The relevant questions for the Court are whether the failure on Niclin’s part to serve the adjudication application form upon SHA at the same time as it filed the submissions in support of it was fatal, in the sense that the adjudicator had no jurisdiction to hear the adjudication in those circumstances.
Breaking that question down, the Court is required to decide whether service of an adjudication application form upon a respondent is necessary to confer jurisdiction upon an adjudicator, and if it is, the time within which such service is to be made; and whether, in the present case, service upon the respondent well after service of the submissions was sufficient service such as to confer jurisdiction.
The Payments Act
I will not rehearse the operation of the provisions of the Payments Act in these reasons.
It will be appreciated by the parties that section 21(3) identifies the requirements of an adjudication application, that is, what it must look like, what it must contain and when it must be made to be valid.
The adjudication application form must identify the payment claim and payment schedule to which it relates.
I note that the approved form requires those documents be attached to it for filing with the registrar and ultimate delivery to an adjudicator. Thus, their inclusion is essential for a valid adjudication application.
Submissions in support of the claim are not essential to the validity of the adjudication application document, but may be included.
Section 21(5) provides that a copy of an adjudication application must be served on the respondent, and it is that document with its attachments which is referred to the adjudicator for his or her decision.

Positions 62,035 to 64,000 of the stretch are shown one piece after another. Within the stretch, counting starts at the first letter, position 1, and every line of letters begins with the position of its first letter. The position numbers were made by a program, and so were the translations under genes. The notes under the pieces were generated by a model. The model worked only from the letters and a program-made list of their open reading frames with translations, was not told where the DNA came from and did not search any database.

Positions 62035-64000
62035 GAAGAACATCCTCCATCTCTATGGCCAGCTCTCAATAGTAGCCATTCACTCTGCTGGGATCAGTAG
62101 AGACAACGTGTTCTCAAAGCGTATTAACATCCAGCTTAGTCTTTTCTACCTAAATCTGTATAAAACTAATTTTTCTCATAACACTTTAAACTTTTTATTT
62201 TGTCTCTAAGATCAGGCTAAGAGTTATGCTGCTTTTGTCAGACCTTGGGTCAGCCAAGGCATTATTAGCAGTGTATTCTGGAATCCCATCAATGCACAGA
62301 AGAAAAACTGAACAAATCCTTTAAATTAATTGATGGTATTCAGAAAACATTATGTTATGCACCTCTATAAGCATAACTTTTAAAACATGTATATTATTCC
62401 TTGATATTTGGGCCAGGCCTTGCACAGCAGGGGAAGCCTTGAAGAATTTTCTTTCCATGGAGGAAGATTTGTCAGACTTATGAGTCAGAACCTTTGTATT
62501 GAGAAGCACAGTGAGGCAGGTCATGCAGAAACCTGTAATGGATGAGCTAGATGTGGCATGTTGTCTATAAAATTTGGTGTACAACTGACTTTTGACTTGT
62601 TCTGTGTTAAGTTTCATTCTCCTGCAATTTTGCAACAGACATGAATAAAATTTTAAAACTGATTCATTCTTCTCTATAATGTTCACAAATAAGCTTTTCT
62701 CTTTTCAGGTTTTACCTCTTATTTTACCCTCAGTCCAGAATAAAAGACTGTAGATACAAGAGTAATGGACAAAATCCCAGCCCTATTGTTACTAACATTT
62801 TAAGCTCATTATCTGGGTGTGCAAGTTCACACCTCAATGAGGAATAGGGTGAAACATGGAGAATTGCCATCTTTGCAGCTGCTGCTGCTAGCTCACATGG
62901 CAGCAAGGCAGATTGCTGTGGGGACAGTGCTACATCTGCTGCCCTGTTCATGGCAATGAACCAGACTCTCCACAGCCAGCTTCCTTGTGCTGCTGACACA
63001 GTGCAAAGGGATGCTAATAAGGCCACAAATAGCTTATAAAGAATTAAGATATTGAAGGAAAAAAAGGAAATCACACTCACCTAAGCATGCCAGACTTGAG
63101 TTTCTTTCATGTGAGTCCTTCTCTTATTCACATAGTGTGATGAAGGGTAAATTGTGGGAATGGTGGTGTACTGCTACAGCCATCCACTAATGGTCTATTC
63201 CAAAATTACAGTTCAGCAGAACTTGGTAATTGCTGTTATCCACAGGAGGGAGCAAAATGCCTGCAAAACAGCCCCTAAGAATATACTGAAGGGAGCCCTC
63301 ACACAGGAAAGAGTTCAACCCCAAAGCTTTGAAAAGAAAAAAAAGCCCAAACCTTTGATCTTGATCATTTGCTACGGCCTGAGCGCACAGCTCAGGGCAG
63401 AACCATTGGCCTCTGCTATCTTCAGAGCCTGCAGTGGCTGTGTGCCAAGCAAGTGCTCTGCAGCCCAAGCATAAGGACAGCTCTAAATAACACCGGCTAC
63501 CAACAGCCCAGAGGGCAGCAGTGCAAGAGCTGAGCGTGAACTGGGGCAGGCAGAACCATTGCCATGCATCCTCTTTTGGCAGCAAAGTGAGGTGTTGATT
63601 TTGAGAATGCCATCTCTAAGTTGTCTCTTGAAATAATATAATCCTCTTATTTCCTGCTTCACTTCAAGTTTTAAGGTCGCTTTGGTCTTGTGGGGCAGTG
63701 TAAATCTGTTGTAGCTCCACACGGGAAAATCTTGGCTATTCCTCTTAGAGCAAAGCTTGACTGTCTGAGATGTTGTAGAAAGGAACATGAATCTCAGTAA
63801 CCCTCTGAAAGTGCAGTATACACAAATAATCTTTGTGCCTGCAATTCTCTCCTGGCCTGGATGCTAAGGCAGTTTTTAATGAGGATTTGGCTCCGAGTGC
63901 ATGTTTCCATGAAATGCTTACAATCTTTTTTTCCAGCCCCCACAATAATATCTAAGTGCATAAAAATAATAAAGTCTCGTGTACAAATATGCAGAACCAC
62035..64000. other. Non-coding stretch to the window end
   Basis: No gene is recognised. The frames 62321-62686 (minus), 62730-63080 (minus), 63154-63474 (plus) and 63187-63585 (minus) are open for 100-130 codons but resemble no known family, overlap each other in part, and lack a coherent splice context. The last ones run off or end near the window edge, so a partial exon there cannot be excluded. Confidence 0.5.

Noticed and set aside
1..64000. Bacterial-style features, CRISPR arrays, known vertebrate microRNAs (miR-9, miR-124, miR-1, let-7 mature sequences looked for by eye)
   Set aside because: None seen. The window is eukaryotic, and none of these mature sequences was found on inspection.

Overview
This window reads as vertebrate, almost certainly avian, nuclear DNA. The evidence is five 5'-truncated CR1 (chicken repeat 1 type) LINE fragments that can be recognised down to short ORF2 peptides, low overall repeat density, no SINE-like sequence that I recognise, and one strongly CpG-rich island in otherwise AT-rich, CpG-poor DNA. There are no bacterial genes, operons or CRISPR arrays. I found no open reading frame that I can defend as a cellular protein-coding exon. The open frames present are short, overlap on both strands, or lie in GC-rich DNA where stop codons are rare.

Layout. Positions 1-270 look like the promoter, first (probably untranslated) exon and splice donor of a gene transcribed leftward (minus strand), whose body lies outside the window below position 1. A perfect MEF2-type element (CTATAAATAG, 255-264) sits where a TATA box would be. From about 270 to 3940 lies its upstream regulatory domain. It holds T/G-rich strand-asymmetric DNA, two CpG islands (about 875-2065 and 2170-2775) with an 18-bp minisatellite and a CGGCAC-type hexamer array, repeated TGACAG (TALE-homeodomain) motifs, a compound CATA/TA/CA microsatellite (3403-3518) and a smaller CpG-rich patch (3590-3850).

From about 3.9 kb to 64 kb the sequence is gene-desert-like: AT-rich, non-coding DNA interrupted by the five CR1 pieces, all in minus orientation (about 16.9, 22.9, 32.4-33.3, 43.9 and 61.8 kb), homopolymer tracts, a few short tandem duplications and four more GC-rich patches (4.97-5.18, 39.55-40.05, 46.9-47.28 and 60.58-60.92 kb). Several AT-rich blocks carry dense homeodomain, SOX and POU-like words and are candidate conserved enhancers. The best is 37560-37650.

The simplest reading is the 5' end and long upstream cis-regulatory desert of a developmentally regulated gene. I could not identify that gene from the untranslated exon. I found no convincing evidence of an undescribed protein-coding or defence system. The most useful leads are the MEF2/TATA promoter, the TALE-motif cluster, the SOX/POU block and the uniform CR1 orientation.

Service is not essential to the validity of an adjudication application document in the same way as, for example, its being made to the registrar is, but the date of service or the act of service, per se, provides the starting point for the calculation of the 10 business days within which the respondent has to reply, if it wishes to, to an adjudication application. And it provides, in turn, the starting point for the calculation of the timeframe within which the adjudicator is to make his or her decision.
Is service an essential pre-condition to jurisdiction?
The applicant argued, referring to the decision of Justice Hodgson in Brodyn Pty Ltd t/as Time Cost and Quality v Davenport & Anor  NSWCA 394, that service of the adjudication application upon the respondent was not an essential condition or pre-condition to a valid adjudication.
The applicant submitted that service did no more than affect the time within which a respondent might serve an adjudication response to an adjudication application, and it also was likely intended to ensure that the respondent was afforded natural justice in the adjudicator’s determination of the application.